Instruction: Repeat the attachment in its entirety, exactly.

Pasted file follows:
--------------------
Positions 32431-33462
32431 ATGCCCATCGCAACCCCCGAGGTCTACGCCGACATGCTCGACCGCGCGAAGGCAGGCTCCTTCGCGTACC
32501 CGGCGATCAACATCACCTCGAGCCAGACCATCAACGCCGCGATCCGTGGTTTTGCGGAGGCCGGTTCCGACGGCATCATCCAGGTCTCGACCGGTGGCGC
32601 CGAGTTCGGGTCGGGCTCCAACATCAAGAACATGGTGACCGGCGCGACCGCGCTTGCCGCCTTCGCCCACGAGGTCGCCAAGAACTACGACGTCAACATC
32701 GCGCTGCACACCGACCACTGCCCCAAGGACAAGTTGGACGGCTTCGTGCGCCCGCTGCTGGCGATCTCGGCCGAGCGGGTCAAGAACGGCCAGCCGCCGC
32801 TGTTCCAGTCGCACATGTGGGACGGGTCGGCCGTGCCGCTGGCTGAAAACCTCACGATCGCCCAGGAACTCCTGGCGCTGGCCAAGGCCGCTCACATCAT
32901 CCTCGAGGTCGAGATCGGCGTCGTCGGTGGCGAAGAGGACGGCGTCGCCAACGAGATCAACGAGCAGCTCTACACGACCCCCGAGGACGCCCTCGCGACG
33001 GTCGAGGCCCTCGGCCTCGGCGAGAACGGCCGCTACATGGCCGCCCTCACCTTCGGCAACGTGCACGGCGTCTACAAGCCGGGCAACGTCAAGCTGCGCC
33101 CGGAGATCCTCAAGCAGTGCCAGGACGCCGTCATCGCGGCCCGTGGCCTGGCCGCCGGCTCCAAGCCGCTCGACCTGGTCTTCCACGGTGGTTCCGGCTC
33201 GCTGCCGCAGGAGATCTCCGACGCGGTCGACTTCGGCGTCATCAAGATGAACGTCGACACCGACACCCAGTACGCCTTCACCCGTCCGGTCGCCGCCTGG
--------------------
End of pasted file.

Positions 32431-33462
32431 ATGCCCATCGCAACCCCCGAGGTCTACGCCGACATGCTCGACCGCGCGAAGGCAGGCTCCTTCGCGTACC
32501 CGGCGATCAACATCACCTCGAGCCAGACCATCAACGCCGCGATCCGTGGTTTTGCGGAGGCCGGTTCCGACGGCATCATCCAGGTCTCGACCGGTGGCGC
32601 CGAGTTCGGGTCGGGCTCCAACATCAAGAACATGGTGACCGGCGCGACCGCGCTTGCCGCCTTCGCCCACGAGGTCGCCAAGAACTACGACGTCAACATC
32701 GCGCTGCACACCGACCACTGCCCCAAGGACAAGTTGGACGGCTTCGTGCGCCCGCTGCTGGCGATCTCGGCCGAGCGGGTCAAGAACGGCCAGCCGCCGC
32801 TGTTCCAGTCGCACATGTGGGACGGGTCGGCCGTGCCGCTGGCTGAAAACCTCACGATCGCCCAGGAACTCCTGGCGCTGGCCAAGGCCGCTCACATCAT
32901 CCTCGAGGTCGAGATCGGCGTCGTCGGTGGCGAAGAGGACGGCGTCGCCAACGAGATCAACGAGCAGCTCTACACGACCCCCGAGGACGCCCTCGCGACG
33001 GTCGAGGCCCTCGGCCTCGGCGAGAACGGCCGCTACATGGCCGCCCTCACCTTCGGCAACGTGCACGGCGTCTACAAGCCGGGCAACGTCAAGCTGCGCC
33101 CGGAGATCCTCAAGCAGTGCCAGGACGCCGTCATCGCGGCCCGTGGCCTGGCCGCCGGCTCCAAGCCGCTCGACCTGGTCTTCCACGGTGGTTCCGGCTC
33201 GCTGCCGCAGGAGATCTCCGACGCGGTCGACTTCGGCGTCATCAAGATGAACGTCGACACCGACACCCAGTACGCCTTCACCCGTCCGGTCGCCGCCTGG